A few months back, a client asked me to look at and improve the SMS messaging ability of their Java program. After seeing that they were using an email to SMS gateway (and associated throttling requirements) I researched the options, and came to the inevitable conclusion that the answer to making the SMS messaging capabilities better and more robust in my client’s application was by adding Twilio.
After a very short “introduction” period, I had a prototype up and running, my client was so impressed that the original specification was expanded (I didn’t mind because the Twilio APIs are really easy to work with). A short time later, the final draft moved to production and there have been no regrets; in fact I look for ways that I can use the Twilio offerings in other projects because it was so easy.
Now mind you, the application using the Twilio service is used to run a form of silent auction, requiring as close to real time notifications to end users as possible. The application sends an SMS notification to a registered bidder (after an opt-in of course) when they have been outbid; then if the bidder wishes, they can respond to the outbid message indicating that they want to raise their bid. That simple! All thanks to the power of Twilio. Future planned improvements include the ability of the application to automatically call winning bidders after the auction is over to let them know what they have won! Of course, Twilio offers voice functionality as well, and it’s just as easy to implement!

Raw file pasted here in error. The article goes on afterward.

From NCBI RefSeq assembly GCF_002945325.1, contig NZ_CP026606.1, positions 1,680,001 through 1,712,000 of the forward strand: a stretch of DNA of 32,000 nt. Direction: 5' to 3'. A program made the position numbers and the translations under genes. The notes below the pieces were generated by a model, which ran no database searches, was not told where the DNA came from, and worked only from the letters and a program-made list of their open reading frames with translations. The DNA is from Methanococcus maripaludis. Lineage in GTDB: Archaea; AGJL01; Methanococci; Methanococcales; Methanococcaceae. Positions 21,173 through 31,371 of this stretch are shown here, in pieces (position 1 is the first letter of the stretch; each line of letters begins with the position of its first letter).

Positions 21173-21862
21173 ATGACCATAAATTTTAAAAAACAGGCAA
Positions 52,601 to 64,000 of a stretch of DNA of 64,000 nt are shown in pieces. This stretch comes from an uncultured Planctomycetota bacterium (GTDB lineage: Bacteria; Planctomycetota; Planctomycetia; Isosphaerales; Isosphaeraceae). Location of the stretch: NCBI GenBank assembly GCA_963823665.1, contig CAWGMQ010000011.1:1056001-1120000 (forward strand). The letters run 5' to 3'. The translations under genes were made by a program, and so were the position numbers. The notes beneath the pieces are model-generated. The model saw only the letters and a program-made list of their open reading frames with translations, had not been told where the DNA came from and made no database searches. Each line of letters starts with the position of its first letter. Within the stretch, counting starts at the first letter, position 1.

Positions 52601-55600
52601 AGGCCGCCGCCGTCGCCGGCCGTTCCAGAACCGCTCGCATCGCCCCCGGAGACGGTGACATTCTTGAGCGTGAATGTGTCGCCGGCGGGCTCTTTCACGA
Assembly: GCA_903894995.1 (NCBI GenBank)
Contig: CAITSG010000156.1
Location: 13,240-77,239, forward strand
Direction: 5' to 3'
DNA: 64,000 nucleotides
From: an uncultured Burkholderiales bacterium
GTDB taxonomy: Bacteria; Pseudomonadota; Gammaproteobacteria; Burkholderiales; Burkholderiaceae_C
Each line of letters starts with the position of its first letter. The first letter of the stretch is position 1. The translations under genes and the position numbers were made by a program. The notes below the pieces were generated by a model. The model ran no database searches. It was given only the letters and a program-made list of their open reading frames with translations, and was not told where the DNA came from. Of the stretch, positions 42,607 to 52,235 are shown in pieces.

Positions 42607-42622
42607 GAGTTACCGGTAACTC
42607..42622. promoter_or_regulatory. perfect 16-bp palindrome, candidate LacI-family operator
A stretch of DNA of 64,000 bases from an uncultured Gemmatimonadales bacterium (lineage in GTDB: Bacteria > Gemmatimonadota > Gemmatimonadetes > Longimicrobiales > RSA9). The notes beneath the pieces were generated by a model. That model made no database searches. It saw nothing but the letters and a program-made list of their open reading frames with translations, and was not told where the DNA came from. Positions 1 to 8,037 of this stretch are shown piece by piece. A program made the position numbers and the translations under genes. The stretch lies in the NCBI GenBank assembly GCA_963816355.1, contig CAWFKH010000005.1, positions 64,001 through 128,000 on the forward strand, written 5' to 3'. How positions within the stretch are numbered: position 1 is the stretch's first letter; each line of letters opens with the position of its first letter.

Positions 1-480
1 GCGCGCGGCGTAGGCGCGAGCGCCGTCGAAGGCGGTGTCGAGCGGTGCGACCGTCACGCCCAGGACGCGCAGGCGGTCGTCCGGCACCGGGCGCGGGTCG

I am very happy that I had the opportunity to use the Twilio service, and it seems that my client is happy with them as well!